Dec 01, 2012 Jason Emerson Uncategorized
After 18 years of having seasonal boat docks adjacent to the stone pier at Clift Park, the Skaneateles Area Chamber of Commerce is proposing the installation of a new dock that would be permanent, larger, more attractive and, with an L-shaped configuration, more protective of boats from waves than the current dock.
After spending 10 years and $6,000, the chamber formally pitched the idea to the village board of trustees at its Nov. 29 meeting, and asked for official support from the village as well as the board’s willingness to serve as lead agency as the project goes forward.
“We are not asking you for any money,” said chamber member Sarah Wiles, who, along with chamber executive director Sue Dove, presented the idea to the board. “We are a careful, conservative, caring group, not interested in a project over our heads. I guess we’re asking you to trust us.”
The chamber has been in charge of the Clift Park dock since 1995, when it, with the help of the Finger Lakes Chapter of the Antique and Classic Boat Show, obtained permission, bought materials, built and installed the current seasonal dock system. The docks have been used by residents, visitors and the boat show since then, but for years the chamber has believed a more permanent dock was necessary for boater and boat safety and security, as well as community aesthetics.
The conceptual design for the new dock is to have it run where the seasonal dock currently extends: parallel, but not connected to, the stone pier. But where the seasonal dock ends about three-quarters of the way down the pier, the new dock would run all the way to the end of the pier – a total of about 500 feet.
At the end of the pier, the dock would then turn west to extend until it ends opposite the public swimming area. This perpendicular extension is intended to act as a seawall – built with 18-to-20-inch-high wave attenuators – to protect docked boats from large wave activity.
The dock itself would be free-floating but anchored, about eight feet wide, 15 inches from the water, with its construction materials yet to be determined, according to concept plans.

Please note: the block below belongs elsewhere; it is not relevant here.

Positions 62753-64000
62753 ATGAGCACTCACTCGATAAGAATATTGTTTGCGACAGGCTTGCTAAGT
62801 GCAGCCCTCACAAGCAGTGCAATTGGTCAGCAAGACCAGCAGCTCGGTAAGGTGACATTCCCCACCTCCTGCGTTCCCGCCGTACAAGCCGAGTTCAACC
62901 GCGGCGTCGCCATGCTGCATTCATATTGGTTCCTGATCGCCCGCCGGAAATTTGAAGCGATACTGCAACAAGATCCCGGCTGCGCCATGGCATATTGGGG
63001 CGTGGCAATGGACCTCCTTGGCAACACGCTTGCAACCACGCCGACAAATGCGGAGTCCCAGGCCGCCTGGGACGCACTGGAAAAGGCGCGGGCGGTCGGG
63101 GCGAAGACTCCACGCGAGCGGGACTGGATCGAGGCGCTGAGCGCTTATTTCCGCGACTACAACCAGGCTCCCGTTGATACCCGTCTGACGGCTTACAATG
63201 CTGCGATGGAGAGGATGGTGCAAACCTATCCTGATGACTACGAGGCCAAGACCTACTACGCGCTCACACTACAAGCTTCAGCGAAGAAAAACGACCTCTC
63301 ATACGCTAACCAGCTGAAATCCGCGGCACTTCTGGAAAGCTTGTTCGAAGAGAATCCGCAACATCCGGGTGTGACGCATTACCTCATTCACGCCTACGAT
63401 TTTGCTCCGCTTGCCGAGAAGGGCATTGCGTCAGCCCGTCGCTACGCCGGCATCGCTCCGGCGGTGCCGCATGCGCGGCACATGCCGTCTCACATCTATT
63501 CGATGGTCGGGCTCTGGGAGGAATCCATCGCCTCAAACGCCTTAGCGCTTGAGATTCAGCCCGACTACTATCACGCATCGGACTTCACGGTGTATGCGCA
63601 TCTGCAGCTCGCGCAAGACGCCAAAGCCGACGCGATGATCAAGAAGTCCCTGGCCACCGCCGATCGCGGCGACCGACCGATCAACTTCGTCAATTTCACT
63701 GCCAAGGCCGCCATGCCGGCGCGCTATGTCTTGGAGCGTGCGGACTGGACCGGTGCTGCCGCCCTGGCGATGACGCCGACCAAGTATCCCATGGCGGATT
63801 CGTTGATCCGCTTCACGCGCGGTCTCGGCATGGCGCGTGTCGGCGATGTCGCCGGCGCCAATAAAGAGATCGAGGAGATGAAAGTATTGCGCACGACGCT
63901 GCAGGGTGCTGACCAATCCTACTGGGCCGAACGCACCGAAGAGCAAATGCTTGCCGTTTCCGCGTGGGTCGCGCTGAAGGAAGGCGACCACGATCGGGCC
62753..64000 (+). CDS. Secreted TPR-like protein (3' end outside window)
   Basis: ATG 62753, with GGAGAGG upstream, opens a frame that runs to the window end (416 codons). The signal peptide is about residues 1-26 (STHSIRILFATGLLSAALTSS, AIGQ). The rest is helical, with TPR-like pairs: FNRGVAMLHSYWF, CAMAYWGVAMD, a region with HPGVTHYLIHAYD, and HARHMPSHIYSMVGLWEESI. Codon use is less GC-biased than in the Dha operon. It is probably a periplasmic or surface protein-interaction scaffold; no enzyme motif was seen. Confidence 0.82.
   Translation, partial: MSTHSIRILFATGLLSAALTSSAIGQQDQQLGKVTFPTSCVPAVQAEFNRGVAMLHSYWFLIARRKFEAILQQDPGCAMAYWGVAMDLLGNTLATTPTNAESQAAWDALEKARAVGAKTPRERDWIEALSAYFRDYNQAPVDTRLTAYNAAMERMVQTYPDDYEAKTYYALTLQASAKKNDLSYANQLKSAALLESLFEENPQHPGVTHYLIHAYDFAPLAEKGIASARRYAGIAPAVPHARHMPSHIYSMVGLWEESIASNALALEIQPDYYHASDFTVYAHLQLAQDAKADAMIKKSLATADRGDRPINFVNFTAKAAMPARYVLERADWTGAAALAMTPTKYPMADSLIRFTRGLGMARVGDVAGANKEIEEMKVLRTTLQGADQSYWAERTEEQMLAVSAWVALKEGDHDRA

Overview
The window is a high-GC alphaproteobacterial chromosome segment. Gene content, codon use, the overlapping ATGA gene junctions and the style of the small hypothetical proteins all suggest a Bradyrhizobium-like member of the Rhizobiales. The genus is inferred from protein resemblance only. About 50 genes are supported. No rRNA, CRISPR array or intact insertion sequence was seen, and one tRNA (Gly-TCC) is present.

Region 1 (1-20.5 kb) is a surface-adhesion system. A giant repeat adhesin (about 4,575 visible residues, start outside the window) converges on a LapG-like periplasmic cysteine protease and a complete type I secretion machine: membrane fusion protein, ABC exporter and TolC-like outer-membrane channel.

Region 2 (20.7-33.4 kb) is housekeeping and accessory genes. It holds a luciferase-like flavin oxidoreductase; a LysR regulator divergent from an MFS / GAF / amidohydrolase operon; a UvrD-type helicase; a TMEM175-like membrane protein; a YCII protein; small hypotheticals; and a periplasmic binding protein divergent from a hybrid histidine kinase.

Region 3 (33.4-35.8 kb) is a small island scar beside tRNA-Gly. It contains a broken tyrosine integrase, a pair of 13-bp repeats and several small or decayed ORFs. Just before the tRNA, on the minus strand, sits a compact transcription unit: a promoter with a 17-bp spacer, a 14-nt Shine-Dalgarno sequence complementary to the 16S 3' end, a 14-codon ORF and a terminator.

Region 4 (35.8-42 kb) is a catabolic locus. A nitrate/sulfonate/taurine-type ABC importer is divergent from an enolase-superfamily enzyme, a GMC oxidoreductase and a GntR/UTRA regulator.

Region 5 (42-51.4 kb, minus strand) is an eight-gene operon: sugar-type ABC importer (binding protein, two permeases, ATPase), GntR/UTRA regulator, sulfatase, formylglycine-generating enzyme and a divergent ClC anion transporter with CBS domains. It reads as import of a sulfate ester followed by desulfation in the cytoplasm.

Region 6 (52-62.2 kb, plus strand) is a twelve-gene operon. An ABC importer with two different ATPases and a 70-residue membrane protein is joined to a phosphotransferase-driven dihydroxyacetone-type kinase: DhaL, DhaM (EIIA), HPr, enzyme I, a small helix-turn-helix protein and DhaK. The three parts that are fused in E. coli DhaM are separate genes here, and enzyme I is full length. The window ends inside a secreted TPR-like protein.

“Right now we’re truly at the concept stage; nothing has been engineered,” Wiles said.
The chamber has been working with the Moffatt & Nichol engineering firm and McCord Snyder Landscape Architecture for the preliminary designs that were presented to the village board, according to concept plans.
The village trustees liked the idea of a new dock in general, but had concerns about the conceptual plans.
Trustees Jim Lanning and Marc Angelillo both stated they were uncomfortable over the western extension of the dock obstructing the view of the lake from Clift Park. Lanning asked if the extension could be shortened to minimize its impact, and Angelillo said he would not want the west wing to be permanent at all.
“As a user of the docks, my concern is that you’d be looking at a marina most of the summer,” Angelillo said.
Trustee Mary Sennett also had concerns with the westward dock extension and its effect on traffic flow of boats entering and exiting the dock. The new design would force boats to access the docks by motoring close to the public swimming area, whereas currently boats typically come in from the end of the pier.
At the end of the presentation, Wiles and Dive asked that the village board consider the request for a board resolution of official support for the project, which they said they do not need for a month or two – until they start talking with the other government agencies involved and seeking funding.
At the end of the board’s meeting, about 30 minutes later, Angelillo returned to the question of the new dock proposal, and said he did not understand why the chamber even asked the board’s support. “We don’t have jurisdiction over any of this,” he said.
Village Attorney Michael Byrne wondered if the chamber understood the enormity of the proposed project, stating that they will need to get assurance, in writing, from the City of Syracuse, which owns the actual property. He said when the concrete pier was built years ago, that issue went all the way to the desk of the mayor of Syracuse.
“This is a big deal. I think it’s bigger than they expect,” Byrne said.
Trustee Sue Jones said the chamber also needs to get local support for the project, and without that, everything else could be a “waste of time.”
Jason Emerson is editor of the Skaneateles Press. He can be reached at email@example.com.
Jason Emerson is editor of the Cazenovia Republican and Eagle Bulletin newspapers.